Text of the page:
He made all the girls blush and sigh.
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Re: Bad Stand-Up Corner

Postby Pedgerow » Sun Nov 25, 2018 8:18 pm

I have a new job, playing the triangle for a reggae band. I just stand there and ting.

I have a transvestite friend who lives in the Greater Manchester area. He has a Wigan address.
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Re: Bad Stand-Up Corner

Postby Pedgerow » Fri Nov 30, 2018 10:13 pm

As promised...

So, there's a world-famous orchestra, beloved among classical music fans everywhere, and they decide to go on a massive world tour. They sell out opera houses and concert halls all over the world. The tour is a huge success. But one day, inexplicably, the orchestra are out checking out the local town, absorbing the local colour and signing a couple of autographs (they really are famous) when suddenly, the conductor of the orchestra just completely flips out. He starts screaming, and pulls out a machine gun and just runs off down the street, firing wildly. It's an appalling killing spree, and he has killed over 50 people by the time some of the other members of the orchestra have managed to chase him down, snatch the gun away from him, and put an end to the bloodbath. Horrified, the other members of the orchestra drag the conductor to the nearest police station, and explain what happened. Naturally, the conductor is placed under arrest, and his trial is scheduled for the following day. There were hundreds of witnesses to this hideous bloodbath; the trial shouldn't take long. And, indeed, it doesn't.

"Your crimes are heinous and abhorrent," the judge tells the murderer (who has since calmed down, it seems), "and I see no alternative but to sentence you to death. You will be taken to a cell, and 30 days from now, you will be executed, by means of electric chair." There are gasps throughout the courtroom, most audibly from the rest of the orchestra, who will of course have to cancel their world tour now and head home, to face shocked relatives and try to explain what happened. But nobody can dispute the sentence: this man is responsible for a massacre, and his guilt is undeniable.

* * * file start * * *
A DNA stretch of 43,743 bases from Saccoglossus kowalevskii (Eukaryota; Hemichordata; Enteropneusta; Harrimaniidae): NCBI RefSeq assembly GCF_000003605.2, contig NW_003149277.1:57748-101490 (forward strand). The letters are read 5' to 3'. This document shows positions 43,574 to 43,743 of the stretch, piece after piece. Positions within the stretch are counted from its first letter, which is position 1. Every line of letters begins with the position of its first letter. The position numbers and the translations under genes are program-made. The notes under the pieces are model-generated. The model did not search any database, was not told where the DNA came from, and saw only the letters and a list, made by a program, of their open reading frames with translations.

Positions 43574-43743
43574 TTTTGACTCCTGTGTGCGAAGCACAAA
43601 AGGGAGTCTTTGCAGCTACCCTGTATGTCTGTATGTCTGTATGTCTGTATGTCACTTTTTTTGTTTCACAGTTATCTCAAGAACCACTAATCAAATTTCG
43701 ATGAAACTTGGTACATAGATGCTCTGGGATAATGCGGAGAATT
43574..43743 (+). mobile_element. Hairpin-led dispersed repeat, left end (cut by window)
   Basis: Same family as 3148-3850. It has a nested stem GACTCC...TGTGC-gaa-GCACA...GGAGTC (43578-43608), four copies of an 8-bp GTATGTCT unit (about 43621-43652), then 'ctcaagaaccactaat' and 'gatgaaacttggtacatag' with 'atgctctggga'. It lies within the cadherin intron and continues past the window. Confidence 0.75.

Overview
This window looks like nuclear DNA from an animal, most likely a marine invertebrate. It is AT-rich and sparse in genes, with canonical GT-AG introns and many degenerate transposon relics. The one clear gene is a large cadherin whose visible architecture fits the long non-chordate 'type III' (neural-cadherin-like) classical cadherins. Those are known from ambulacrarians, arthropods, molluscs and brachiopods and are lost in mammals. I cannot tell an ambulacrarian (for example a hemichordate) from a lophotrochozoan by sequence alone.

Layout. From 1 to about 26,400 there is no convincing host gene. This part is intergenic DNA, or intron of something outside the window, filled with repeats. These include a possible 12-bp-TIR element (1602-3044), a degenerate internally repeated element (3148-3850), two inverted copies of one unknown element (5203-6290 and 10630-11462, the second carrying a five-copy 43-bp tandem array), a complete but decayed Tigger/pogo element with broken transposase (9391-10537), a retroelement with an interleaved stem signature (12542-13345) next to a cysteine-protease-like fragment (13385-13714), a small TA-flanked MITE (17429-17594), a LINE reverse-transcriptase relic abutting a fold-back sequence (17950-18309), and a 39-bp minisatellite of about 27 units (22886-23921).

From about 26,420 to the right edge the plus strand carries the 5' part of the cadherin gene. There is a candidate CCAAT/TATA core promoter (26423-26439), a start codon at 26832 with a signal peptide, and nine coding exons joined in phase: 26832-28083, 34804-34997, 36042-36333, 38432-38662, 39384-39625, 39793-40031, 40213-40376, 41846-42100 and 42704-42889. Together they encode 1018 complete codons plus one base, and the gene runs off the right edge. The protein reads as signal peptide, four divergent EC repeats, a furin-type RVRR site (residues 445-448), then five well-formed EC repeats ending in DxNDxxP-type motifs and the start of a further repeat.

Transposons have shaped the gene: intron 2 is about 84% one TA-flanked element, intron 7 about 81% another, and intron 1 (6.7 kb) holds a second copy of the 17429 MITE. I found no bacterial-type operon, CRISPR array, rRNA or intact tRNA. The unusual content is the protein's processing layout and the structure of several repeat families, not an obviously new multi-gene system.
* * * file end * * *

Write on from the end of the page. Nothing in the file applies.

The shooter is taken away, and 30 days later, he is sitting in his cell, awaiting execution. He seems utterly unburdened by guilt over his actions, and makes friendly small talk with the prison guards as they lead him out of the cell for the last time, down the corridor to the execution chamber. They take him into the room, and the killer calmly sits down in the electric chair. The guards strap him in, place the hood over his head, and they're about to flip the switch that will electrocute this obvious psychopath to death when he yells out:

"Wait! Can I have a last request?"